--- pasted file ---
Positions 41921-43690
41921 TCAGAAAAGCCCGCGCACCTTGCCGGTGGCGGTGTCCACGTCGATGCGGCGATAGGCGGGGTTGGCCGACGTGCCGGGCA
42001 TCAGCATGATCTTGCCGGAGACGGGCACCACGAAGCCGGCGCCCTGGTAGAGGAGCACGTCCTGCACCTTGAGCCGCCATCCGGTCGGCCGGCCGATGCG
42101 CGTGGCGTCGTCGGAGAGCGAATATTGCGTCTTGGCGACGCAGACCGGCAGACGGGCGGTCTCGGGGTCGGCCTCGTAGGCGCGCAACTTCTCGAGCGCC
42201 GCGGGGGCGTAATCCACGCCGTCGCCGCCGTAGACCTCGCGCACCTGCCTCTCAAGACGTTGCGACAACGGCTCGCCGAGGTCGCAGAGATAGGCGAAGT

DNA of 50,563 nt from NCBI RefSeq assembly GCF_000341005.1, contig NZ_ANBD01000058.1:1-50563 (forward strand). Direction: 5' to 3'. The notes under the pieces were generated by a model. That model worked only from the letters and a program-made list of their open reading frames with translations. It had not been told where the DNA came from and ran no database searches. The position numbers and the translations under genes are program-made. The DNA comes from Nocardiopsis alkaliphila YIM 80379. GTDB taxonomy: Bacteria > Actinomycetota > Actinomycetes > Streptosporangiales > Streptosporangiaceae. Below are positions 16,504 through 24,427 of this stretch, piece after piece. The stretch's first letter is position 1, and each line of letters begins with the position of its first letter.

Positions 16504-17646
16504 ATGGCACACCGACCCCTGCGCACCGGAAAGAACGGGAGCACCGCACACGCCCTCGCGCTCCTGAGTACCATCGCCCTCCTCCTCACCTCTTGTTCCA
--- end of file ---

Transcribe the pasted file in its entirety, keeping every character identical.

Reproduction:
Positions 41921-43690
41921 TCAGAAAAGCCCGCGCACCTTGCCGGTGGCGGTGTCCACGTCGATGCGGCGATAGGCGGGGTTGGCCGACGTGCCGGGCA
42001 TCAGCATGATCTTGCCGGAGACGGGCACCACGAAGCCGGCGCCCTGGTAGAGGAGCACGTCCTGCACCTTGAGCCGCCATCCGGTCGGCCGGCCGATGCG
42101 CGTGGCGTCGTCGGAGAGCGAATATTGCGTCTTGGCGACGCAGACCGGCAGACGGGCGGTCTCGGGGTCGGCCTCGTAGGCGCGCAACTTCTCGAGCGCC
42201 GCGGGGGCGTAATCCACGCCGTCGCCGCCGTAGACCTCGCGCACCTGCCTCTCAAGACGTTGCGACAACGGCTCGCCGAGGTCGCAGAGATAGGCGAAGT

DNA of 50,563 nt from NCBI RefSeq assembly GCF_000341005.1, contig NZ_ANBD01000058.1:1-50563 (forward strand). Direction: 5' to 3'. The notes under the pieces were generated by a model. That model worked only from the letters and a program-made list of their open reading frames with translations. It had not been told where the DNA came from and ran no database searches. The position numbers and the translations under genes are program-made. The DNA comes from Nocardiopsis alkaliphila YIM 80379. GTDB taxonomy: Bacteria > Actinomycetota > Actinomycetes > Streptosporangiales > Streptosporangiaceae. Below are positions 16,504 through 24,427 of this stretch, piece after piece. The stretch's first letter is position 1, and each line of letters begins with the position of its first letter.

Positions 16504-17646
16504 ATGGCACACCGACCCCTGCGCACCGGAAAGAACGGGAGCACCGCACACGCCCTCGCGCTCCTGAGTACCATCGCCCTCCTCCTCACCTCTTGTTCCA